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RE: OMF Connection Design - Force limit

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I asked this question about four or five  months with regard to braced frames, and I am still on the fence about the footing (or anything else) really limiting the force in the system.  We tend to forget that these forces are transient, they are not static like we model.  More importantly, they are inertial impulses.  Can you general more uplift force from an inertial impulse than would normally be statically resisted by a footing in uplift (yes)?  If the acceleration is high enough, even small masses can generate huge forces over short periods.  Are the elements stronger because the impulses are so short (yes)?  Is there a strength increase to force increase ratio that must be considered?  Or has that already been indirectly dealt with by "R"?
The idea of forcing inelastic deformation to occur in a predetermined location has great benefits.  Using the footing as a limiting factor may be expedient, but is it an answer that will work when the big one hits? (That last sentence really is a question, not a rhetorical one)
Inquiring minds want to know.....
Jake Watson, P.E.
Salt Lake City, UT
-----Original Message-----
From: Carter, Charlie [mailto:carter(--nospam--at)]
Sent: Wednesday, July 07, 2004 7:51 PM
To: SEAINT List Server
Subject: RE: OMF Connection Design

The exception for the maximum force that can be transferred ... is something entirely different to me. This approach is generally not supposed to be used by looking at elements that are a part of the framing that is a part of the seismic force resisting system. Rather, the maximum force exception provides a way to examine parts of the properly designed system other than those in the seismic force resisting system and find maximums that can't credibly be exceeded without first failing them. Theoretically speaking, that is something that cannot happen if they are properly designed unless the ground motion exceeds the design value.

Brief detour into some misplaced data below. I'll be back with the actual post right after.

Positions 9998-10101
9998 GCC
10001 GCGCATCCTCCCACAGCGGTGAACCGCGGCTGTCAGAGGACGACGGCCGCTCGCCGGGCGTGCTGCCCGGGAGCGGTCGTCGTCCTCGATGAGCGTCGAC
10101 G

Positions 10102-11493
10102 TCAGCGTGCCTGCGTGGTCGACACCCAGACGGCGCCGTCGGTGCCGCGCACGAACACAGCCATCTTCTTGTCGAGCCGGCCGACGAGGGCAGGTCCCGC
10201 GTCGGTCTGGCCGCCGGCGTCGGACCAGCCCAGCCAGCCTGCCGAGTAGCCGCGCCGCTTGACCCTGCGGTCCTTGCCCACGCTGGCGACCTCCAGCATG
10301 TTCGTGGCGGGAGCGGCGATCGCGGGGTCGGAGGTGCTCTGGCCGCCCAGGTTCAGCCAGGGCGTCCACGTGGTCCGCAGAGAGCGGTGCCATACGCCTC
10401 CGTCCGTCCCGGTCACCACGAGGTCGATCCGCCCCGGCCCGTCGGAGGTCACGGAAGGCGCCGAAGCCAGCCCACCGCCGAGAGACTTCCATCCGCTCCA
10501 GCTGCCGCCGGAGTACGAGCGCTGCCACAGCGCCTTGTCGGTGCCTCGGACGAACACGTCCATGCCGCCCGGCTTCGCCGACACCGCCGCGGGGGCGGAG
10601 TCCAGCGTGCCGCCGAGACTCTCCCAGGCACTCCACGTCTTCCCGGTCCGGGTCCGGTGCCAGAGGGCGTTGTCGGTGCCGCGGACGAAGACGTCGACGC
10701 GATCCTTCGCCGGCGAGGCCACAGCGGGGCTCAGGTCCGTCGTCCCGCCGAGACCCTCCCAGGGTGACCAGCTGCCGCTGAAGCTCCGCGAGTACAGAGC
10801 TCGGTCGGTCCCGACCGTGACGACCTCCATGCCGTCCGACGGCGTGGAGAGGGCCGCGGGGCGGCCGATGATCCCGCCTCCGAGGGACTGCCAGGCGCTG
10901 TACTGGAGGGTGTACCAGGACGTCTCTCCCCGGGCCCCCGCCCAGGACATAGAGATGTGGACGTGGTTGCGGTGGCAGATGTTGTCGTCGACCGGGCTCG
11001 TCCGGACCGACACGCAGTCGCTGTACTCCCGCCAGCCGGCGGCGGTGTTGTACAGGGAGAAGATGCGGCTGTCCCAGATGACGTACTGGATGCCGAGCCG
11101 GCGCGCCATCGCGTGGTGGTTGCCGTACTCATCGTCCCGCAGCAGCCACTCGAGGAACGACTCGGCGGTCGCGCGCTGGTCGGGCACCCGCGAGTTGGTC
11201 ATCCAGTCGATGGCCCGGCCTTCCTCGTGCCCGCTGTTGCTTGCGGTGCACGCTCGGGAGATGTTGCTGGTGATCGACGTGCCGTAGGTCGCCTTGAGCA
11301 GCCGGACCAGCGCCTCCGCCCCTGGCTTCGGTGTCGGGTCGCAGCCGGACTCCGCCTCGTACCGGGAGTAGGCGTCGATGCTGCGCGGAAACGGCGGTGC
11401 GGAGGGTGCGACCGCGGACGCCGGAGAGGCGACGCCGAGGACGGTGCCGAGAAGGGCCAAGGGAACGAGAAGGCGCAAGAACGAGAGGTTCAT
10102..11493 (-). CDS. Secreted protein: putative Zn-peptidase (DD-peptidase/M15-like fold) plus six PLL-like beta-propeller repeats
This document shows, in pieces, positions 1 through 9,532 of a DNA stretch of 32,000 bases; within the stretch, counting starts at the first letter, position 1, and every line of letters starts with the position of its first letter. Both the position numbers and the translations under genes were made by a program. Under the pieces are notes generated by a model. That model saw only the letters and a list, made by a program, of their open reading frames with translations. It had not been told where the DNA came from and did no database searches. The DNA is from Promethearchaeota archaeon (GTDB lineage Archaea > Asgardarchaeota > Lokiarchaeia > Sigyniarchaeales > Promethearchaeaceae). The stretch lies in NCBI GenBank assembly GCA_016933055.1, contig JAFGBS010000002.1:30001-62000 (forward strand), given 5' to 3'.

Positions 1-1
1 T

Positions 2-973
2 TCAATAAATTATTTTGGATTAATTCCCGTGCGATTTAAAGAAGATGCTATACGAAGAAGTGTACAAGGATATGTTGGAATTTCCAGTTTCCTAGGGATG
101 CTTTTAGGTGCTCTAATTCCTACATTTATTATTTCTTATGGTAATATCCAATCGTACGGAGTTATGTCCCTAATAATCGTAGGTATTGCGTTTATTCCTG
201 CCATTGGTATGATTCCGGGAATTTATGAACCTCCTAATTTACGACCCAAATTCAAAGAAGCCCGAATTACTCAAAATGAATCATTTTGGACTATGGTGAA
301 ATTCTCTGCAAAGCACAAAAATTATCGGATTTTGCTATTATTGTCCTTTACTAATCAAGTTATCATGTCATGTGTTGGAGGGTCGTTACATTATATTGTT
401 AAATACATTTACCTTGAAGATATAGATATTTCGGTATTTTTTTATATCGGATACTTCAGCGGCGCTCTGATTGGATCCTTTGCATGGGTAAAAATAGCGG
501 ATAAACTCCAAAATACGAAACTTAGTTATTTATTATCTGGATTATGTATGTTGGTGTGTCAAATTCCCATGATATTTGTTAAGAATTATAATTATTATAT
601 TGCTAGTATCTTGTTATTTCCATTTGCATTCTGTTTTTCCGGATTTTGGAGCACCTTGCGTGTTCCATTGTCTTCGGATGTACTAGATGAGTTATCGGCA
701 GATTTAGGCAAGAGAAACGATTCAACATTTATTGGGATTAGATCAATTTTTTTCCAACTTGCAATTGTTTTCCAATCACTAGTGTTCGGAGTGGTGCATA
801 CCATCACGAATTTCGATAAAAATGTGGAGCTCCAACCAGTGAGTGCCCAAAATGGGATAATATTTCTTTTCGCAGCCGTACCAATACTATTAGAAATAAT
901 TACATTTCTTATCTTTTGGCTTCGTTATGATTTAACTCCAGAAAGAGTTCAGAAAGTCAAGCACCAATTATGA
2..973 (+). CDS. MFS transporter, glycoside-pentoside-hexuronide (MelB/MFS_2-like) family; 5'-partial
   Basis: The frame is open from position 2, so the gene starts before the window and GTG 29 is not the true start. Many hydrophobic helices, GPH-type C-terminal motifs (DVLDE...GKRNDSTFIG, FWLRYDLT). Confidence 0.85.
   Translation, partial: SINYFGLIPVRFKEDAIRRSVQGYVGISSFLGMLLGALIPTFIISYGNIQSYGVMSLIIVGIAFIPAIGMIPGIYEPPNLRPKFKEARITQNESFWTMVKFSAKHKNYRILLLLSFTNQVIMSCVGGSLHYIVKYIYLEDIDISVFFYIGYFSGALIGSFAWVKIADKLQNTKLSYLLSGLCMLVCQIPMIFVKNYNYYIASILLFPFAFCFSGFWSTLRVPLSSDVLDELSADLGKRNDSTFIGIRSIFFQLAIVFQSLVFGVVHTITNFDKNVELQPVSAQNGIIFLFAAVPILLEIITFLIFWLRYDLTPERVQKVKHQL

The most common example I've given to illustrate an appropriate maximum force exception is a building on spread footings having zero capacity to resist uplift but properly designed to resist the effects of overturning. The forces and moment in the seismic force resisting system would never see a force greater than that corresponding to the overturning of the building (foundation uplift) unless the design ground motion were exceeded. The same building on a pile system with tension capacity would not benefit from such a system limit.